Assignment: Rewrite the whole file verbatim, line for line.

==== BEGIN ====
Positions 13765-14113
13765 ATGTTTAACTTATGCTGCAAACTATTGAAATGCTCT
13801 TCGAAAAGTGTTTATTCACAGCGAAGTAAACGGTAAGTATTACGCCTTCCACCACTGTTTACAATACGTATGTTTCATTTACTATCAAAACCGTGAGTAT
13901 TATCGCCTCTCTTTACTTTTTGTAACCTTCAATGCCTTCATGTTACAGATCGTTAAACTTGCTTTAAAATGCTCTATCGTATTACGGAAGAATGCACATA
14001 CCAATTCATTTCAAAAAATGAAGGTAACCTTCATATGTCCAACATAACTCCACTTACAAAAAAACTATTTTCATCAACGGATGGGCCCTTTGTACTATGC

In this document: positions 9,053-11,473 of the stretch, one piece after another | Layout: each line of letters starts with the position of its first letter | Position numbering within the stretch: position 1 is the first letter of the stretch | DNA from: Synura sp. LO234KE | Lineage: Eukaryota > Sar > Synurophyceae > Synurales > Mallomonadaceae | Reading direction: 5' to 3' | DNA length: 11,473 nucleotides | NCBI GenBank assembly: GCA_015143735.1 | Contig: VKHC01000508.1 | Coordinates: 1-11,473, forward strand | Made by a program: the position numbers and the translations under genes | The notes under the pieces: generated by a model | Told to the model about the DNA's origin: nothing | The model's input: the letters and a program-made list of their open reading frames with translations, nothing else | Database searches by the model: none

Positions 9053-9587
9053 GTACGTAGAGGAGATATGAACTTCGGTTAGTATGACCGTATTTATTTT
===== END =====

Positions 13765-14113
13765 ATGTTTAACTTATGCTGCAAACTATTGAAATGCTCT
13801 TCGAAAAGTGTTTATTCACAGCGAAGTAAACGGTAAGTATTACGCCTTCCACCACTGTTTACAATACGTATGTTTCATTTACTATCAAAACCGTGAGTAT
13901 TATCGCCTCTCTTTACTTTTTGTAACCTTCAATGCCTTCATGTTACAGATCGTTAAACTTGCTTTAAAATGCTCTATCGTATTACGGAAGAATGCACATA
14001 CCAATTCATTTCAAAAAATGAAGGTAACCTTCATATGTCCAACATAACTCCACTTACAAAAAAACTATTTTCATCAACGGATGGGCCCTTTGTACTATGC

In this document: positions 9,053-11,473 of the stretch, one piece after another | Layout: each line of letters starts with the position of its first letter | Position numbering within the stretch: position 1 is the first letter of the stretch | DNA from: Synura sp. LO234KE | Lineage: Eukaryota > Sar > Synurophyceae > Synurales > Mallomonadaceae | Reading direction: 5' to 3' | DNA length: 11,473 nucleotides | NCBI GenBank assembly: GCA_015143735.1 | Contig: VKHC01000508.1 | Coordinates: 1-11,473, forward strand | Made by a program: the position numbers and the translations under genes | The notes under the pieces: generated by a model | Told to the model about the DNA's origin: nothing | The model's input: the letters and a program-made list of their open reading frames with translations, nothing else | Database searches by the model: none

Positions 9053-9587
9053 GTACGTAGAGGAGATATGAACTTCGGTTAGTATGACCGTATTTATTTT